UPDATED 8/5, 12 p.m. ET: The Ellen DeGeneres Show’s former DJ, Tony Okungbowa, has responded to various requests he’s been receiving for commentary on the host’s problematic workplace. Saying he “would like to address the time I spent there,” DJ Tony wrote: “I was on air talent from 2003-2006 and from 2007 -2013. While I am grateful for the opportunity it afforded me, I did experience and feel the toxicity of the environment and I stand with my former colleagues in their quest to create a healthier and more inclusive workplace as the show moves forward.”
See previous update below.
UPDATED 8/4, 12 p.m. ET: Katy Perry shared two tweets of support for Ellen, countering criticism against the host’s workplace practices by saying she “can’t speak for anyone else’s experience besides my own but I want to acknowledge that I have only ever had positive takeaways from my time with Ellen & on the @theellenshow.”
Perry opted to shout out "the light & continual fight for equality that [Ellen] has brought to the world through her platform for decades." The singer further let people know where she stands by signing off with a “hug” for her “friend.”
See original story below.
The interview, published Monday, contained a line in which Muskat said she had never been around such a "toxic host."
It comes just a few days after DeGeneres gave an apology for the work culture at her show. That apology was part of a statement, put out on behalf of her and Warner Bros., which was itself a response to a lengthy report from BuzzFeed News that detailed lots of complaints from anonymous former employees.
The Wrap piece writes that Muskat was one of those employees who spoke to BuzzFeed.
“Though not all of the allegations were corroborated, we are disappointed that the primary findings of the investigation indicated some deficiencies related to the show’s day-to-day management,” the statement said. “We have identified several staffing changes, along with appropriate measures to address the issues that have been raised, and are taking the first steps to implement them. Warner Bros. and Ellen DeGeneres are all committed to ensuring a workplace based on respect and inclusion. We are confident this course of action will lead us to the right way forward for the show.”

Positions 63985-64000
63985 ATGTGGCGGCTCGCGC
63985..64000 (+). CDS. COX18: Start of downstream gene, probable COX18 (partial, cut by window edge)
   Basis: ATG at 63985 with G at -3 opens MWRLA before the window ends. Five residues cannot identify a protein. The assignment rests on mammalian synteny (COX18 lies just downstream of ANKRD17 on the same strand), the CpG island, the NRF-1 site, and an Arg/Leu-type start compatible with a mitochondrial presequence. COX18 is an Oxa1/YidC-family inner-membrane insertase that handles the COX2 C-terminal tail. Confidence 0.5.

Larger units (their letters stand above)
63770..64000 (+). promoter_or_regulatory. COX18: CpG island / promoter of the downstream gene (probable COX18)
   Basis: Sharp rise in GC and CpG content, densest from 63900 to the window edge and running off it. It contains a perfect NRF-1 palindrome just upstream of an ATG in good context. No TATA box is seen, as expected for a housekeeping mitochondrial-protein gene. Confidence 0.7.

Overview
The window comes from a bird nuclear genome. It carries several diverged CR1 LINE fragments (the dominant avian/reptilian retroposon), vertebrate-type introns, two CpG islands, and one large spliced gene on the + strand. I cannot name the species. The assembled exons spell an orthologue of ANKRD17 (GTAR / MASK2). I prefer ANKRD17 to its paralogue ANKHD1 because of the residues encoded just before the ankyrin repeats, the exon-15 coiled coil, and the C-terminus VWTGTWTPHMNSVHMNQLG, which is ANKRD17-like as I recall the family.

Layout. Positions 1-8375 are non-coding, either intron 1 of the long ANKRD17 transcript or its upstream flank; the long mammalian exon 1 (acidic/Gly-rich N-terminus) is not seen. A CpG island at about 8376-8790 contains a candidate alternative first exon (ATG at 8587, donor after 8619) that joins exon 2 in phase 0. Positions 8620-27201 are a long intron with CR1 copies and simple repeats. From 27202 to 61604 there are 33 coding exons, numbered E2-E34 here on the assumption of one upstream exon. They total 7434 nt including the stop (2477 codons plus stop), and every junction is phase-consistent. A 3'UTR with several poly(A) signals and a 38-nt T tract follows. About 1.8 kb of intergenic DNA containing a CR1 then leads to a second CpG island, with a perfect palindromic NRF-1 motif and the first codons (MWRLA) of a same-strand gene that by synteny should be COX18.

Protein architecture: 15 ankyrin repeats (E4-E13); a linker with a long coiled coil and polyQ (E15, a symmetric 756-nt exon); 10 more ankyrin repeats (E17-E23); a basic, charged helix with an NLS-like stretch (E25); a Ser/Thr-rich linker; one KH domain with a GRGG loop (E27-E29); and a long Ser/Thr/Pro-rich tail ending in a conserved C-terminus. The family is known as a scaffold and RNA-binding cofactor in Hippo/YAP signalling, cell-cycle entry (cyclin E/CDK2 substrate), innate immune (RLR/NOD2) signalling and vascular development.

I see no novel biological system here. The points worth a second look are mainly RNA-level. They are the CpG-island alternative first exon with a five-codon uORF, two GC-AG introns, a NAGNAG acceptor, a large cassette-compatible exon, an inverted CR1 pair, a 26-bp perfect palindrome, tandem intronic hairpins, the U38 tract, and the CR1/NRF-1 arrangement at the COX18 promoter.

In her interview with the Wrap, Muskat (who has also worked on The Howie Mandel Show and The Martin Short Show) said that "I had never been around a toxic host." She also said an apology from DeGeneres would make no difference, and that "[Ellen] is who she is," according to Mediaite.
Specifically named in the interview was producer Ed Glavin. Muskat contends that Glavin was a contributor to the negative work environment, and brought up an instance in which he flipped out on an employee to a point where his face got red. She said that after the incident the crew was "stunned" by the blow-up, and that Ellen was "the only one giggling." She then claims Ellen stated, “Well, I guess every production needs their dog.” Muskat said she viewed the incident as a precursor of things to come.
“And from then we knew,” she said. “Ed was going to be the barking dog—her dog. You could just see everybody’s faces go stiff. We’re professionals; we’re adults. We don’t need a dog to get us to do our jobs.”
Glavin has also been accused of sexual harassment and "being handsy with women." The Hollywood Reporter added that he's likely to leave the show.
Muskat was let go from Ellen's program in 2004. Shortly afterward she won an Emmy.
These latest allegations come after actors Brad Garrett and Lea Thompson publicly called out Ellen and said that it's common knowledge that she treats employees poorly.
You can read the whole thing over at the Wrap.
As for those in the host's corner, on Monday, DeGeneres' wife, Portia de Rossi (who you'd probably expect to be in her corner), took to Instagram to give public support. Specifically, de Rossi shared an image saying, "I Stand By Ellen." She paired that with a caption that said "To all our fans....we see you. Thank you for your support. #stopbotattacks."